Your brain on anxiety

It makes you slip up and walk to the left

Graphic by Jondell Coombs

Anxiety can produce some unusual behaviours. Two recently published studies looked into why our brains make us do particular things when we are anxious. One group found that the anxious brain tends to make us veer to the left as we walk, while the other group characterized the underpinning of performance anxiety.


Why anxiety makes us walk to the left

Research out of the University of Kent led by Mario Weick investigated whether an anxious brain has spatial bias – that is, a preference for a direction in three-dimension space.

The study, published in Cognition, involved blindfolding research subjects and having them walk six metres across a room in a straight line.

Individuals that self-reported as feeling anxious and vulnerable walked with a leftward bias. These anxiety-associated feelings are associated with increased activity in the right prefrontal cortex, which is responsible for controlling the left side of the body.

If an individual was feeling confident and goal-oriented, they walked with a rightward bias.

This rightward bias is caused by asymmetrical dopaminergic signaling activity in the left prefrontal cortex – dopamine is a brain reward chemical, which makes you feel good for doing something “beneficial.”

Individuals feeling confident, but also anxious – yes, you can feel both – did not have the rightward bias.

It seems as though anxiety acts as a sort of circuit breaker for spatial bias.

The findings of this study may be implicated in individuals who have right unilateral neglect – they favour their left side, or, in extreme cases, lack awareness of their right side altogether.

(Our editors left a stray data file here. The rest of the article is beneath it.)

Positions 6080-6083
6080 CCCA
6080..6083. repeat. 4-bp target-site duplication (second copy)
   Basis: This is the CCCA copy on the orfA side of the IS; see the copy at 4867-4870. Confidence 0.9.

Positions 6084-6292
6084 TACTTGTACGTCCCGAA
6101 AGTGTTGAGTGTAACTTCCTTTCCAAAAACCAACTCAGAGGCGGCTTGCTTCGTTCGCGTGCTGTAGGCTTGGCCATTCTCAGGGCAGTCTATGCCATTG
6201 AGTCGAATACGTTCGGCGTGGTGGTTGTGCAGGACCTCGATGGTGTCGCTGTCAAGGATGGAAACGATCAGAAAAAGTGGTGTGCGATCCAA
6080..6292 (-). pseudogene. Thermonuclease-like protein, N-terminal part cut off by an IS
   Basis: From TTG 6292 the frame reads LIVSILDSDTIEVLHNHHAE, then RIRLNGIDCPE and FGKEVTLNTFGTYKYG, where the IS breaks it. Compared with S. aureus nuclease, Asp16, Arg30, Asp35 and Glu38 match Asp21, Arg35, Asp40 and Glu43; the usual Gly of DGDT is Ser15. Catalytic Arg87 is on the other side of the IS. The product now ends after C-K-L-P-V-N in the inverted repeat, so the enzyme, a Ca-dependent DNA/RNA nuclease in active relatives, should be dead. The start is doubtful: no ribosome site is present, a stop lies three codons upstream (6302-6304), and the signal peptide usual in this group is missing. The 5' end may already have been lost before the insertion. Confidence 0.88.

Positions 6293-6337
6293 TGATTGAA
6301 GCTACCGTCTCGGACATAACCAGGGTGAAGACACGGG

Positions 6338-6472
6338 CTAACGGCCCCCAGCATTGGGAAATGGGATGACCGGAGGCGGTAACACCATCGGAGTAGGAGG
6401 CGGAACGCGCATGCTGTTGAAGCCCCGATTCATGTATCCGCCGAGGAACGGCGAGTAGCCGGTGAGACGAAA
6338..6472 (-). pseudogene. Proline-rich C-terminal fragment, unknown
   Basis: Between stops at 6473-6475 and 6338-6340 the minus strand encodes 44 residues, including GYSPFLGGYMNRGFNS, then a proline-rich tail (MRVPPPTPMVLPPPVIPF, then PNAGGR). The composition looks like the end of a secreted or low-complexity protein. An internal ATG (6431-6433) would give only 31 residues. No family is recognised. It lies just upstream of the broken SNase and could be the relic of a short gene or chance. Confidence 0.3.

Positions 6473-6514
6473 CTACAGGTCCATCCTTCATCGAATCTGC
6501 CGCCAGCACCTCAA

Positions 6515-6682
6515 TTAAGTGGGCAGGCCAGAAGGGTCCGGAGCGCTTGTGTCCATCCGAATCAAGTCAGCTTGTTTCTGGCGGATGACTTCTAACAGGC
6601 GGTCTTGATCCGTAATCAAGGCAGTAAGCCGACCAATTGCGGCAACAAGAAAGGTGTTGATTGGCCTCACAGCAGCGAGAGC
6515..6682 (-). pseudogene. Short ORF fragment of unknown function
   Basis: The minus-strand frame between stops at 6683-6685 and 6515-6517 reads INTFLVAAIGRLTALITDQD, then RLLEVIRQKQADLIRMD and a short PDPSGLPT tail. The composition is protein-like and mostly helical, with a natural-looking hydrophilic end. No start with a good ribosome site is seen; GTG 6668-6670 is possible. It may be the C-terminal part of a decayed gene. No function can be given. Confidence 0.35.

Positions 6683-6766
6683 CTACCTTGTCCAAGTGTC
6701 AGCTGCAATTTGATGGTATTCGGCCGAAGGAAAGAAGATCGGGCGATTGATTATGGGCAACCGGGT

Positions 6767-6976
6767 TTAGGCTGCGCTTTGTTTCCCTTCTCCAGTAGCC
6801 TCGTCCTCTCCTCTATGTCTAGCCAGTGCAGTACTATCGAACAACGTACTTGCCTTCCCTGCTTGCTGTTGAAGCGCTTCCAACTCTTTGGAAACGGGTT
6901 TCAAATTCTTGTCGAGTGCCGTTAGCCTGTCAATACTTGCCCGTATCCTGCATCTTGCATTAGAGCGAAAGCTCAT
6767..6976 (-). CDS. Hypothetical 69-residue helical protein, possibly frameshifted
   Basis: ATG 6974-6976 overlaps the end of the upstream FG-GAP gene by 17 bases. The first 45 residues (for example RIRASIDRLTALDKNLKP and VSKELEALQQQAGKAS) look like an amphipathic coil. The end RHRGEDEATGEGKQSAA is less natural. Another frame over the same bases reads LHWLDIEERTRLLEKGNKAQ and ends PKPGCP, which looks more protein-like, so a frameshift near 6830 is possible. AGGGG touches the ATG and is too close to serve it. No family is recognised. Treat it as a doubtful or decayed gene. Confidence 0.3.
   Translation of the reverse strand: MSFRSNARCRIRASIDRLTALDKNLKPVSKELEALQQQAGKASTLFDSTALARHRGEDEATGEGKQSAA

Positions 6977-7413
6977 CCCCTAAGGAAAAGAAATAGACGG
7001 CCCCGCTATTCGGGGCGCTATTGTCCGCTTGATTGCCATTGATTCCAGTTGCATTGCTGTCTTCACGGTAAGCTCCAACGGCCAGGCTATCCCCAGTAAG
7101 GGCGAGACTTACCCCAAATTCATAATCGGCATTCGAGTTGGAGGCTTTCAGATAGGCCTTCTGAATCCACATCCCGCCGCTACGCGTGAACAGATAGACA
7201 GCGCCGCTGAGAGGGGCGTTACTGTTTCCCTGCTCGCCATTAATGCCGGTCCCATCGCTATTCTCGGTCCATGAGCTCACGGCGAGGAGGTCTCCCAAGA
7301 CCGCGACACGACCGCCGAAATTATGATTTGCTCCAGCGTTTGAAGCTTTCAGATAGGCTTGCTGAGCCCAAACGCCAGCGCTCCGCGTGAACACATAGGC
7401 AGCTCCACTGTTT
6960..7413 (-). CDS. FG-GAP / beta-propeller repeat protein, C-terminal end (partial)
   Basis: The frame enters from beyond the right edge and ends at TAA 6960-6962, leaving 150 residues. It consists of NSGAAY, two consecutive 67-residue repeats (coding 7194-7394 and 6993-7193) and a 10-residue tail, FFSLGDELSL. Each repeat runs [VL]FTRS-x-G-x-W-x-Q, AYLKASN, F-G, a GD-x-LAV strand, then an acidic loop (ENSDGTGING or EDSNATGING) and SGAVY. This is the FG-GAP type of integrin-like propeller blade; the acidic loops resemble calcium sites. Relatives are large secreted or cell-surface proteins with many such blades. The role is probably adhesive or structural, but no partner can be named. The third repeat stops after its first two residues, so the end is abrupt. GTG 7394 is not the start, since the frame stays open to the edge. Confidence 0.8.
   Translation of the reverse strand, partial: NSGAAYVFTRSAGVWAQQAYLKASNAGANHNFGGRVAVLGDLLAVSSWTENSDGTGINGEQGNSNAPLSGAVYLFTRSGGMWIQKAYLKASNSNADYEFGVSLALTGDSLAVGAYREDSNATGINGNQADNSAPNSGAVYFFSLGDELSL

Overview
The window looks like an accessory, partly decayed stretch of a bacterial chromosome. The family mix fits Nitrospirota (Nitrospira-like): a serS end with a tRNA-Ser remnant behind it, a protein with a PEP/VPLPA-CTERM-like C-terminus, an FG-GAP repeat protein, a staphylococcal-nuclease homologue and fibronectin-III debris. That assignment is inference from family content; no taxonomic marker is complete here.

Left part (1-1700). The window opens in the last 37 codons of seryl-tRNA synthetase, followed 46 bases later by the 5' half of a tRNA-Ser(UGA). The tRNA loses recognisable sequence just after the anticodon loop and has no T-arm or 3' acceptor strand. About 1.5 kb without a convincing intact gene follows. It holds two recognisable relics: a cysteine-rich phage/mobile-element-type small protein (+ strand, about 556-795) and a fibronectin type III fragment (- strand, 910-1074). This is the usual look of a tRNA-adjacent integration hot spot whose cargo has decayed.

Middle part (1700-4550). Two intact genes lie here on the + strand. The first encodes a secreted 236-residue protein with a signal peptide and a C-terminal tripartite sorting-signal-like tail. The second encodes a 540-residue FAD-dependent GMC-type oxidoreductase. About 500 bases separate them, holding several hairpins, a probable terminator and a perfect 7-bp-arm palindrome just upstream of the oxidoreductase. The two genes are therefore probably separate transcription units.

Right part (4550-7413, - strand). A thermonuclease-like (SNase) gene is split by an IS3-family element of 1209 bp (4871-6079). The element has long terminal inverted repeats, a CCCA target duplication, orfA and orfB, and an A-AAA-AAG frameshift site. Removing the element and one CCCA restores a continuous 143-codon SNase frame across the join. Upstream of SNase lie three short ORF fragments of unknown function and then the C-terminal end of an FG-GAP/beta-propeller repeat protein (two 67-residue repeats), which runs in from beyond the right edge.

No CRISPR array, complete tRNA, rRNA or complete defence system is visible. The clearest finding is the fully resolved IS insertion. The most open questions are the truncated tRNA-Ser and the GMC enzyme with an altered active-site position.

Anxiety reduction would not only help balance these people out mentally, but spatially as well.


How our brains cause performance anxiety

Scientists associated with the Brighton and Sussex Medical School investigated why it is harder to play clarinet at an audition or a recital compared to practising at home.

It’s all about being watched.

Published in Scientific Reports, the study used Magnetic Resonance Imaging (MRI) to observe changes in brain activity caused by being observed during performance.

The participants were tasked with gripping an object using a particular strength.

While laying inside of the MRI machines, the subjects were presented with a video of two researchers either evaluating their performance, which was communicated by staring directly forward, seemingly towards the subject, or another participant on a different monitor off to the side.

The individuals who were being observed reported being more anxious than the control individuals.

The anxiety-induced subjects had higher force outputs, holding more tightly in the gripping test.

Increased force output in response to being observed is beneficial in performances of simple tasks like sprinting or powerlifting, but causes us to fumble while doing finer tasks, like playing musical instruments.

The inferior parietal cortex is a region of the brain involved in fine functions like grasping and manipulating objects. It is what allows us to rehearse a piano piece or play a video game.

The inferior parietal cortex forms a connection with the posterior superior temporal sulcus, a region of the brain that allows us to gauge the thoughts and feelings of others by analyzing their facial emotions and the direction of their gaze.

This brain connection is called the action-observation network, which connects our fine muscle performances to our evaluation of any observers.

If the posterior superior temporal sulcus picks up positive signals from their observers, it lets the inferior parietal cortex know the good news, ultimately benefiting a performance.

Negative cues, however, cause the action-observation network to shut down. This derails a performance, as it causes the inferior parietal cortex to turn off.

It’s almost as if the brain is hot-wired to burn it all down at the first sign of bad vibes from the audience.

Next time you find yourself anxious, you can consider the science behind it and perhaps understand your body’s response.